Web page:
If you asked most persons to identify the greatest intellectual achievements of the 20th century, you would probably hear about space exploration, the cure for polio, or uncovering the structure of DNA. After watching this film, I would add cracking the Mayan Code belongs in the top 5. There are literally thousands of Maya ruins with strange pictorial glyphs - but unlike the Egyptian hieroglyphs, scholars had no Rosetta Stone to help translate them. How then to decipher the ancient language?

This film is not a study of the Maya but a study of the personalities and thinkers who tried to interpret the Mayan picture glyphs. The story embraces a 500 year period. We begin with Bishop de Landa - a 15th century Spanish priest who asked the Mayan scribes to translate the Mayan sounds into western letters...a librarian in Germany who came across one of the few books still preserved of Mayan writing lost in the stacks...an artist with no special academic training who copied and studied the glyphs in Palenque...a Russian soldier who made the intellectual breakthrough that some of the Mayan writing was not like Chinese (pictures of ideas) but syllabic symbols...a photographer who photographed Mayan pottery for 30 years...and a 12 year old American genius who started publishing detailed scholarly papers on the language of the ancient Mayas. The string of personalities is endlessly fascinating. This is a beautifully photographed tribute to a group of unknown thinkers who followed their obsession and step by step deciphered the most difficult code possible.

If you enjoy this film, the director is also responsible for the exciting movie entitled "Proteus"...another exceptional documentary about scientific discovery. Check it out.
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9 of 10 people found the following review helpful By Utah Blaine on May 9, 2010
If you've ever wondered how the scientific community really attacks a problem, watch this video. There are occasional brilliant insights, but this shows the painstaking, behind the scenes work done by an array of professional (and amateur) researchers that lead up to that one big leap. Einstein didn't work in a vacuum, many researchers spent decades amassing the work that Einstein would ultimately tie together to develop relativity. So it is in some ways with the breaking of the Maya code. The Mayans left an incredibly detailed account of their history and culture right in front of us, and for centuries we hadn't a clue as to what it meant. A mystery that started with the Spanish conquest of central America several centuries ago, and only resolved (well, mostly resolved) in the past few decades. In this DVD, you'll watch how generations of researchers slowly put together bits and pieces of the puzzle. You'll listen to accounts of young researchers as they recall the high points of key conferences and key moments, as well as the arduous months in the jungles carefully photographing and drawing the Mayan symbols on temples, stelae, and other antiquities. The symbols are also reproduced graphically so that the viewer can see how the written Mayan language all fits together. You probably won't be reading the symbols on the temple walls by the end of the DVD, but you'll be able to recognize the symbols and how they all fit together! There are so many fascinating details presented in this outstanding documentary. One of the most famous, most knowledgeable Mayan scholars was completely wrong on one key aspect of the translation, and probably held up progress for decades, but quickly and graciously relented when shown convincingly that he was wrong.Read more ›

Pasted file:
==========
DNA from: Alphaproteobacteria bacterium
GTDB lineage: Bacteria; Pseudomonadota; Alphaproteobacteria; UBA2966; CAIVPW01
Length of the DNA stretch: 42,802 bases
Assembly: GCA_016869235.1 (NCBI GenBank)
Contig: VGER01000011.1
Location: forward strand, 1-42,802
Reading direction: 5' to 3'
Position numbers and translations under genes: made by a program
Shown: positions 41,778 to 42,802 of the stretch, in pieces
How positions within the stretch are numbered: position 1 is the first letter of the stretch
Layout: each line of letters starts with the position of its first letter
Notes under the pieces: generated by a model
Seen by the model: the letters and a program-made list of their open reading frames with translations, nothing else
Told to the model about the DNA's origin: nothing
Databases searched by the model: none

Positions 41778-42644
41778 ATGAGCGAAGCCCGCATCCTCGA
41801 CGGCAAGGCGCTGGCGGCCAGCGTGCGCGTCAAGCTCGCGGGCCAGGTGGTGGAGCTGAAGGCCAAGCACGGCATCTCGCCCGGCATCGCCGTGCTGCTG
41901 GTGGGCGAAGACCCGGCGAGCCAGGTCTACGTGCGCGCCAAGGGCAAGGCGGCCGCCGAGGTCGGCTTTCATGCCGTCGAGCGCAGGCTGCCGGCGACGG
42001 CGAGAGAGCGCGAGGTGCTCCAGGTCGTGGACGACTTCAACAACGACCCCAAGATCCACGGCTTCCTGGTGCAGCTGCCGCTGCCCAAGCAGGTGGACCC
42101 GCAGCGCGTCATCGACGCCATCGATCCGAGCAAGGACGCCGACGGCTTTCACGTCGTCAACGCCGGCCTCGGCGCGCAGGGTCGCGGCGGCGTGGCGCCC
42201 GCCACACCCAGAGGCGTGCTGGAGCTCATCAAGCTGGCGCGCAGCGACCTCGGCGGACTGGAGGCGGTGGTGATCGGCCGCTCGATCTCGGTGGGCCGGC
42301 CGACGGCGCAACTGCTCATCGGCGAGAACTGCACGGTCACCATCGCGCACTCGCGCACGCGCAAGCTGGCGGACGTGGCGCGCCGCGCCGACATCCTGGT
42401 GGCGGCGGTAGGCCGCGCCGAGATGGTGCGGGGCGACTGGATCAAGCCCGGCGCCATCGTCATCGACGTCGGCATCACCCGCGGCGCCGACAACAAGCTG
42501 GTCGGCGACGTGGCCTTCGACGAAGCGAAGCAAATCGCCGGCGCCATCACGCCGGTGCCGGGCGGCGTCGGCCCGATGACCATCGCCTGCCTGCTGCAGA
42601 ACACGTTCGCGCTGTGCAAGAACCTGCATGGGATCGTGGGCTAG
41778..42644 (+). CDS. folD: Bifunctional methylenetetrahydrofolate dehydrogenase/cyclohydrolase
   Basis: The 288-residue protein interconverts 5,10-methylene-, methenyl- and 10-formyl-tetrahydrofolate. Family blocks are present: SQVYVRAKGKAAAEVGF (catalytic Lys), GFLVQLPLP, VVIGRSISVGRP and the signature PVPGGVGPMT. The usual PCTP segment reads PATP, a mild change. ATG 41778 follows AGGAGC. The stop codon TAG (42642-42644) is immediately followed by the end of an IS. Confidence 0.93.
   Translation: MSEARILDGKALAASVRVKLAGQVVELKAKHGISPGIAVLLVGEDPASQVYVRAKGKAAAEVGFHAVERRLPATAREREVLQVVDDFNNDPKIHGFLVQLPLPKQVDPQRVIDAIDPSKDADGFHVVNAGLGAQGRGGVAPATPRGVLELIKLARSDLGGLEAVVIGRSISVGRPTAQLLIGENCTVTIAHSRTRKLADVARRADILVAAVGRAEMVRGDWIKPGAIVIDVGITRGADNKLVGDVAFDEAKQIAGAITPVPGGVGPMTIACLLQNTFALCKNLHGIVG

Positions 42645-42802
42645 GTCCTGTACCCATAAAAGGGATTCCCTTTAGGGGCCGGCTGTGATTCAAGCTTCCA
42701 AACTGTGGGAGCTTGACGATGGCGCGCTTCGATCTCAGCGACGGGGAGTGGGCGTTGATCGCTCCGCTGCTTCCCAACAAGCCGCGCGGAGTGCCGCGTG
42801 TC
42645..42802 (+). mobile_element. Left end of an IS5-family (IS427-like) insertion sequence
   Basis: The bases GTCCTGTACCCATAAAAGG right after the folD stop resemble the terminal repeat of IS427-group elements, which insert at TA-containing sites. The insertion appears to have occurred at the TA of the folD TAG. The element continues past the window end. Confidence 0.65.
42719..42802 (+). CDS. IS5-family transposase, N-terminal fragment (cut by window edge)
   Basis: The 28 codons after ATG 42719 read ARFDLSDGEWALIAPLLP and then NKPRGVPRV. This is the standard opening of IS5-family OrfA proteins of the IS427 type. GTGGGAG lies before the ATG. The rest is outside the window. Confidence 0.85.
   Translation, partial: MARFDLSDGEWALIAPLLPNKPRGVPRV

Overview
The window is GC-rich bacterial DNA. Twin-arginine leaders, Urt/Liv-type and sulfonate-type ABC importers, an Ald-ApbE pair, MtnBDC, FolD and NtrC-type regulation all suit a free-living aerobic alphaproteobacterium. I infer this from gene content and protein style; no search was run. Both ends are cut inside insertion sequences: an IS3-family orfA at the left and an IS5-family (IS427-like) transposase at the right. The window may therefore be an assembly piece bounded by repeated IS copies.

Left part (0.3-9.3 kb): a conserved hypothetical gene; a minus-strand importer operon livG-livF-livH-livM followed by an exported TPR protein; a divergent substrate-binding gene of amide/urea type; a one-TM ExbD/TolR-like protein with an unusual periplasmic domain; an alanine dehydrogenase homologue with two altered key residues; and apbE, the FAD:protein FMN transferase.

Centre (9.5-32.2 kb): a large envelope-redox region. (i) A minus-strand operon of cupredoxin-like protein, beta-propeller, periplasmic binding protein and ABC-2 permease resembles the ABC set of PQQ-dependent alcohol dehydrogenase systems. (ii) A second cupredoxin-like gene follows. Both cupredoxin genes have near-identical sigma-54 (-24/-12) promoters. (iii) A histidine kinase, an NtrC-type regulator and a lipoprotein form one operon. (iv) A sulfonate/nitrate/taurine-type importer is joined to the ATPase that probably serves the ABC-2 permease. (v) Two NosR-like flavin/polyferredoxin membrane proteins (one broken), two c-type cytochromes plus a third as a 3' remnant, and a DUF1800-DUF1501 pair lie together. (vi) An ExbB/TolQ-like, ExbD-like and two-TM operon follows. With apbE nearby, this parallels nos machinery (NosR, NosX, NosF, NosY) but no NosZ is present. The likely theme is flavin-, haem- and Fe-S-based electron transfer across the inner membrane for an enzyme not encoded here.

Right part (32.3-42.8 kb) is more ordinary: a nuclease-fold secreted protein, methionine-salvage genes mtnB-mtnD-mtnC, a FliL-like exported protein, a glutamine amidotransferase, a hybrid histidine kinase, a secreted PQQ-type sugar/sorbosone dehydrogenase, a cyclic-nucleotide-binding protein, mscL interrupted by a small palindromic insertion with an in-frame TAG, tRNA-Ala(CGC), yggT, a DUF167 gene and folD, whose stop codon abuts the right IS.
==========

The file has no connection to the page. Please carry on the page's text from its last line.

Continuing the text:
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3 of 3 people found the following review helpful By Jean L. Vignes on January 30, 2010
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As a woman of part-Chippewa (Ojibwa) heritage, I am very interested in both the ancient peoples of the Americas and in the stories of how our cultures have fared since the European settlers "discovered" our homelands.

This documentary pulls very few punches when describing the ancient Mayans, the European newcomers, or modern Mayans.

There are stories within stories in this well-crafted documentary: the ancient Mayan story, the modern Mayan story, the European explorer/conqueror story and the personal stories of the various scholars, linguists, enthusiastic amateurs and adventurers who did something amazing, sometimes in spite of themselves: break the ancient Mayan code, a code that was almost neglected -- and actively repressed -- out of existence.

I highly recommend this documentary as a bridge between the past and the future. It pulls together the various strands of its story with nuanced wisdom and humility -- and with almost none of the romanticized sentimentality that so often turns pseudo-scholarly works on Native Americans into something embarrassingly banal.

Very well done.